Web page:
Meanwhile, from a patient's point of view, the low degree of agreement between the perceived stage and the actual stage might be affected by the patient's own passive attitude toward requiring information. This tendency is reportedly present among patients with advanced-stage cancer. In one previous study, when the hypothetical diagnosis shifted from early-stage cancer to terminal illness, patients with terminal-stage cancer who wanted to be informed about their diagnosis declined significantly from 90.8% of those with early-stage cancer to 60.5% of those with terminal-stage cancer [25]. In Korea, patients with terminal-stage cancer also showed a lower disclosure preference than did those with early-stage cancer [26]. Even among countries where honesty is commonplace, patients may be reluctant to be fully informed of their diagnosis or prognosis [27]. Because a patient's preference for disclosure of their disease status varies depending on the individual's values and beliefs, these results emphasize the importance of informing individuals based on their preference, regardless of sex, age, type of cancer, cultural background, or other factors [28].

Family also has a significant impact on patient awareness of disease information. In Eastern countries, including Korea, patients' families tend be informed first and in more detail about patients' disease status [23], [29]. One Japanese study found that 22.5% of physicians informed patients directly about their disease status and treatment plan, while 98.1% tended to inform patients' families first[30]. In Taiwan, 62.6% of physicians preferred to inform the relatives [31]. In a Singaporean study, about 84% of physicians did not inform patients of their cancer diagnosis at the request of the patients' families [32]. In a Korean study, 78% of cancer patients informed their families of the terminal-stage status first, while only 26% of the patients were informed [8]. In a 2013 study, patients' guardians were informed in 32.3% of cases, showing that the family plays an important role in decision-making [7]. However, due to social norms and values in the US, 97% of patients prefer their doctors to directly inform them of their diagnosis; this is a higher rate than in Eastern countries [22], [33]. In 1998, Japan legislated diagnosis discourse guidelines that required doctors to inform patients of their diagnosis before their families and relatives to allow patients to obtain accurate knowledge about their disease [24]. Because the results of the present study showed that merely 57.1% of patients were aware of their cancer stage, Korea should establish an institutional strategy similar to that in Japan so that doctors are required to inform patients of their disease status before their families.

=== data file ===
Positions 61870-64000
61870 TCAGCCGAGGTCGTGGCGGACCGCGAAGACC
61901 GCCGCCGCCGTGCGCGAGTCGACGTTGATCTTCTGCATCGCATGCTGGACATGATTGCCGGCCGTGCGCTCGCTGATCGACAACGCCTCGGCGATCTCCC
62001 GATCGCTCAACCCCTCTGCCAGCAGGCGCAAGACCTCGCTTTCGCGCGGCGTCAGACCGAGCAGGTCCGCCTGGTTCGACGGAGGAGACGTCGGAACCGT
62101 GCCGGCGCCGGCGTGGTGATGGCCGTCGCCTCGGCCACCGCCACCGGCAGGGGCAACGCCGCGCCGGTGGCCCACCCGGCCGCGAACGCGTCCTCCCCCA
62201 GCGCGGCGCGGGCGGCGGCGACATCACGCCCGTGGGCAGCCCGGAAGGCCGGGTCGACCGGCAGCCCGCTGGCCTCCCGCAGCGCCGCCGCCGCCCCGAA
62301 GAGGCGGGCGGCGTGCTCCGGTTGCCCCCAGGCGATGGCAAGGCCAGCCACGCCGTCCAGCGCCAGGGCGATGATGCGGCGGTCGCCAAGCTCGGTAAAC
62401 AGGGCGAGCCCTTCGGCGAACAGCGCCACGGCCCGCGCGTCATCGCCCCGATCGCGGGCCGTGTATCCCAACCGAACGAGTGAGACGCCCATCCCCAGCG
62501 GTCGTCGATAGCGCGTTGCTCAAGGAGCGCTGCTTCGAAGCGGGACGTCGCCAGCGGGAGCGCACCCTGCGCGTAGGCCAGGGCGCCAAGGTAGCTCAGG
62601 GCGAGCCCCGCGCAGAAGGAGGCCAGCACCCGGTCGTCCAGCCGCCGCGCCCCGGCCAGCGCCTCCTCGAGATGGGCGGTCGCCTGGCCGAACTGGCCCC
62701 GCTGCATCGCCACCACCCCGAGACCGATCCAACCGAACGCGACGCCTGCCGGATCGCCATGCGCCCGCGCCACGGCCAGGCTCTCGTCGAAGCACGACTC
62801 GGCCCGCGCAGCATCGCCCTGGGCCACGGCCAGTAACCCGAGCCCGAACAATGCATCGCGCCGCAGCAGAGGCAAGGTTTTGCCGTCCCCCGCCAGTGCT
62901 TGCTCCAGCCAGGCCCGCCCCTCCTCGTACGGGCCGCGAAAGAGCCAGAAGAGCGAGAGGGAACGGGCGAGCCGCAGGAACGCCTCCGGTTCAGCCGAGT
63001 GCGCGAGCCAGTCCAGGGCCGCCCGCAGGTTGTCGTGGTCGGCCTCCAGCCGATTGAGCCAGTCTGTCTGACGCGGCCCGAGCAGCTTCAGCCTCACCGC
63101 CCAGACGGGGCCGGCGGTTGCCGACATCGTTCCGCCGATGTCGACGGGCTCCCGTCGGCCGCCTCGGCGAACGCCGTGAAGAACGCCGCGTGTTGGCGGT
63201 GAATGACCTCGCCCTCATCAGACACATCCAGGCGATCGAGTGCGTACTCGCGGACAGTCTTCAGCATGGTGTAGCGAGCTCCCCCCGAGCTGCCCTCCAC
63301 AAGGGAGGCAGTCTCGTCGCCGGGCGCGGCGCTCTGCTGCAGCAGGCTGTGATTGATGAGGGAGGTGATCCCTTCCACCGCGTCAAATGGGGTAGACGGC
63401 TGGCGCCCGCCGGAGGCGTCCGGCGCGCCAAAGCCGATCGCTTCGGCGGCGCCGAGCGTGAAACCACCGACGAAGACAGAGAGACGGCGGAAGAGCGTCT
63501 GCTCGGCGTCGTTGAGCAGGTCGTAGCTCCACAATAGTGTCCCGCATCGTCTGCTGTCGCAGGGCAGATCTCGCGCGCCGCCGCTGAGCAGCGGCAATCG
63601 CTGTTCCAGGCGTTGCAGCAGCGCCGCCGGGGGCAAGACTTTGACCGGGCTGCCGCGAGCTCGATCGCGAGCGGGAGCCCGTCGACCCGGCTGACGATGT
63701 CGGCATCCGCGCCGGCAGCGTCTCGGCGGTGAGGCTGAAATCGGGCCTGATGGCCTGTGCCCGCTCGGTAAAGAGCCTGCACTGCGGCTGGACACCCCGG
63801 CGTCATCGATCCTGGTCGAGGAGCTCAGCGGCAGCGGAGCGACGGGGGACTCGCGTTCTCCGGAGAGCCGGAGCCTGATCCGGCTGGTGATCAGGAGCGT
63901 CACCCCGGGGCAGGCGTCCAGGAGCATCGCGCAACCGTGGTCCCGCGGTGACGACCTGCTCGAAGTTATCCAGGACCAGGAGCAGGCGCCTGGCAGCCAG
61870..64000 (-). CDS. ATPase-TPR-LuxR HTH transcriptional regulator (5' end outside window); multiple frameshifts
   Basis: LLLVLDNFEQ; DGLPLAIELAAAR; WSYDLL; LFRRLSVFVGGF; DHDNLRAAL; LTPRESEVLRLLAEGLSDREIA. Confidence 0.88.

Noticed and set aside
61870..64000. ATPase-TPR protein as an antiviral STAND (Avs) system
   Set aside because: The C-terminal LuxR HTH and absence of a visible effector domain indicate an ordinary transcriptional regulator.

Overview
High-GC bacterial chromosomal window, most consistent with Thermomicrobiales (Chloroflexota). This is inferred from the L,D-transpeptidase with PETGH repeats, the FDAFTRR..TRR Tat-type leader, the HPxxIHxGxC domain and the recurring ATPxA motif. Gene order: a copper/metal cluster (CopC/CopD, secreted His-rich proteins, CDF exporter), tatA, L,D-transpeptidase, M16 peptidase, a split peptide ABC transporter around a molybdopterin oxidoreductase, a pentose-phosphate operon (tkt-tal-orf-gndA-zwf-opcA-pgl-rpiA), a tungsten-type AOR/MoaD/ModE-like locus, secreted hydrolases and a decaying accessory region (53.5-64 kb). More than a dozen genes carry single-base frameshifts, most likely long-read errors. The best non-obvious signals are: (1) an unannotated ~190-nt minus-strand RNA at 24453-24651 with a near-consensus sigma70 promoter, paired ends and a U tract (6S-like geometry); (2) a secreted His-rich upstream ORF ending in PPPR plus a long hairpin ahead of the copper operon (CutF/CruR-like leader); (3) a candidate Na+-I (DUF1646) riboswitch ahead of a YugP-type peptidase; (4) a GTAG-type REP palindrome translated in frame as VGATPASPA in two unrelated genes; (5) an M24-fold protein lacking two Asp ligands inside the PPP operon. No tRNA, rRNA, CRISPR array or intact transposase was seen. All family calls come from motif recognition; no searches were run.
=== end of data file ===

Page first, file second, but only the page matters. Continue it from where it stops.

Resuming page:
There is also a possibility that the structure of the Korean cancer care system might have affected the low degree of congruence. Under the Korean system, most patients are diagnosed and treated at tertiary-level institutions. It is common for oncologists to see 20–60 patients per session over 3–4 h [34]. Clearly, this means that physicians have little time to address patients' concerns. In Korea, the average patient with cancer spends 7.0 min with their physician, which is shorter than the amount of time primary-care physicians spend in countries such as the Netherlands (10.2 min), Belgium (15.0 min), and Switzerland (15.6 min) [34]. Thus, limitations of the care system and the average duration of a physician visit are among the factors that influence patients' insufficient knowledge of their treatment.

We also analyzed factors that affect patients' inaccurate knowledge of their cancer stage. Among cancer types, the cervical cancer group, the recurrence group, and the regional cancer center group had particularly inaccurate knowledge of their cancer stage.

The results for cervical cancer may be explained by the fact that it is a sexually transmitted disease, and both physicians and patients tend to be reluctant to engage in discussions about sex. Many patients reportedly lack information or knowledge about this subject, have a conservative attitude towards sex, and/or feel ashamed of and resistant to reproductive treatments [35]. With respect to cancers of females, Korean society tends to have androcentric views and assumptions, entrenched modesty issues, and victim-blaming tendencies [36]. Moreover, with respect to cervical cancer, female patients may encounter barriers in obtaining accurate information about their disease because of the cultural prejudices of Korean society.